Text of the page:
Haggai 1:5-6 Now this is what the Lord Almighty says: “Give careful thought to your ways. You have planted much, but have harvested little. You eat, but never have enough. You drink, but never have your fill. You put on clothes, but are not warm. You earn wages, only to put them in a purse with holes in it.”
There are always two factors in abundance: income and outgo. If you have a lot coming in but even more going out, you’re in the red regardless of how much is coming in. We see this often in sports figures and entertainers who seem to be living the high life until their popularity wanes, and then suddenly they’re broke, and often deeply in debt. On the other hand, there are others who don’t have much income but who always seem to have enough to help someone out in a pinch. Just as there are the two conditions, there are two things that govern which direction a person goes. The first is, of course, common sense. That can go out the window with sudden income, such as winning a lottery or even coming into an inheritance. It is often amazing how uncommon “common sense” is! Just a day or so ago I read of someone who won a big lottery and was wise enough to start off by hiring a financial adviser. The second, and actually more important, thing that governs our financial situation is spiritual: where are our priorities? That’s what the Lord is dealing with here. Much of our lives are actually not under our control. We don’t control the weather, for example, and that has a massive impact on an agricultural economy, such as in Haggai’s day. We need to listen to what Jesus said in Matthew 6:33. “But seek first his kingdom and his righteousness, and all these things will be given to you as well.” If our priorities are lined up with God, He takes care of everything, finances included. That’s not at all to say we’re to throw common sense out the window; prioritizing God is the most sensible thing anyone could do. However, it is to say that we aren’t to go by the world’s idea of common sense. If God says to meet someone else’ need, for example, then do it, even of it depletes your own supply. If we worry about ourselves and ignore God, we will find ourselves in exactly the situation described in this verse.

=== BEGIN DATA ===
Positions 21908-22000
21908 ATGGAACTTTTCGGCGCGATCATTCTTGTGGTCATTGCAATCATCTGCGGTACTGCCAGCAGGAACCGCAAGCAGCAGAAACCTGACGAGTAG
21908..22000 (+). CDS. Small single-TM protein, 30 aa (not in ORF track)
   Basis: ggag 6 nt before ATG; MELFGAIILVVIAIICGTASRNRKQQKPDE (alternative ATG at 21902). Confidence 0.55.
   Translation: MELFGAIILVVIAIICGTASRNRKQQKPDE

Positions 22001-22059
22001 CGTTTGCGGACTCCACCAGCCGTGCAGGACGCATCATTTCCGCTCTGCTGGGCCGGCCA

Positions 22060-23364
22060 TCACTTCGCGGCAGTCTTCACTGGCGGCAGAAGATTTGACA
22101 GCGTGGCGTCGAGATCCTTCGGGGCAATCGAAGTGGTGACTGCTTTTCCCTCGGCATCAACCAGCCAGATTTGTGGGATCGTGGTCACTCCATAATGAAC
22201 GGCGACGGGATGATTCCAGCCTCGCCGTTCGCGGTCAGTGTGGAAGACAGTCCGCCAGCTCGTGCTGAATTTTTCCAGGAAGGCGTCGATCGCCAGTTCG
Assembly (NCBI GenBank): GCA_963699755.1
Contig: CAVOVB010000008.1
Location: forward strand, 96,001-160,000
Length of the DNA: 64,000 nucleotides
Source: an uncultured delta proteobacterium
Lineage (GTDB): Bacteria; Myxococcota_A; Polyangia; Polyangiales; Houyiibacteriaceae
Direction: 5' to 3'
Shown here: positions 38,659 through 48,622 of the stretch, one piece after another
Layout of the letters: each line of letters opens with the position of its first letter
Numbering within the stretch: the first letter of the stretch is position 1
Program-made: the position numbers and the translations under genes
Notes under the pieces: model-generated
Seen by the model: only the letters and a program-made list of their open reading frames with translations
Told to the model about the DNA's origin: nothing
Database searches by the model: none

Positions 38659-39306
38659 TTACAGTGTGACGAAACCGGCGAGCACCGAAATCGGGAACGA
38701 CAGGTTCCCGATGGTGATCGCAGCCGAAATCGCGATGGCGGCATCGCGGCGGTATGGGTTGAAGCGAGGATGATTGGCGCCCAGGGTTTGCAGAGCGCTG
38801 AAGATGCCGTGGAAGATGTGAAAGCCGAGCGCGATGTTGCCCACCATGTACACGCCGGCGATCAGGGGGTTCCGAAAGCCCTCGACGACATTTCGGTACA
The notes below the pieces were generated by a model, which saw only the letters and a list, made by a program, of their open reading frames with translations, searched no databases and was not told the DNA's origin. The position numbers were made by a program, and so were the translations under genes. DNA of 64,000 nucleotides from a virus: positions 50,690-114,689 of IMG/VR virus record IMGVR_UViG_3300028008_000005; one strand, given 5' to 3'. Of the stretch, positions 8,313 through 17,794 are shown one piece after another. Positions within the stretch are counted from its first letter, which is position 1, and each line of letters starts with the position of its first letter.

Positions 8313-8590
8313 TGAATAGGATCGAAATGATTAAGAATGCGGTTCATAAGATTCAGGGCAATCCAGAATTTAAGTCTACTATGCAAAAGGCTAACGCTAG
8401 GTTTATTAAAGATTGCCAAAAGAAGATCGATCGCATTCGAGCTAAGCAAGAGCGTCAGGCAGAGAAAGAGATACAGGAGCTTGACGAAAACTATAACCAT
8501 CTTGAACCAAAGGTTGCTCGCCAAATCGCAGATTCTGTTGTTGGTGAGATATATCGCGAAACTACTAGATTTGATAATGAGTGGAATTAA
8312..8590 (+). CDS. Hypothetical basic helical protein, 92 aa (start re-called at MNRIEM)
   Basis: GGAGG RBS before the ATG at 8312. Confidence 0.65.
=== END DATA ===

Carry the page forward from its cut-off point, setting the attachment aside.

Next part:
This has certainly been my experience. We have never had much income, as the world looks at it, but our needs have always been met. I haven’t needed to pay any income tax for many years, either to Japan or America, simply because my income didn’t exceed the standard deductions. However, our lives are financially comfortable. Part of that is that we don’t use money for what might be called vices, but a big factor is that things just seem to last longer. I have clothing I’ve been wearing for over 20 years, and it still looks good! I compare that to some people who have more coming in than I do and yet who never seem to have enough, and my heart aches for them. I am not to brag, but I shouldn’t hesitate to testify to God’s goodness, and speak the truth in love. I’m also not to take God’s grace toward me lightly or for granted, but actively seek His kingdom and His righteousness in all my decisions, no matter how insignificant they might seem. God is my supply, not the government or my employer or even my abilities, and I must never forget that.
Father, thank You indeed for Your abundance. Help me be the steward You want me to be, so that everything You place in my hands – or my bank account – may be used as You intend, for Your glory. Thank You. Praise God!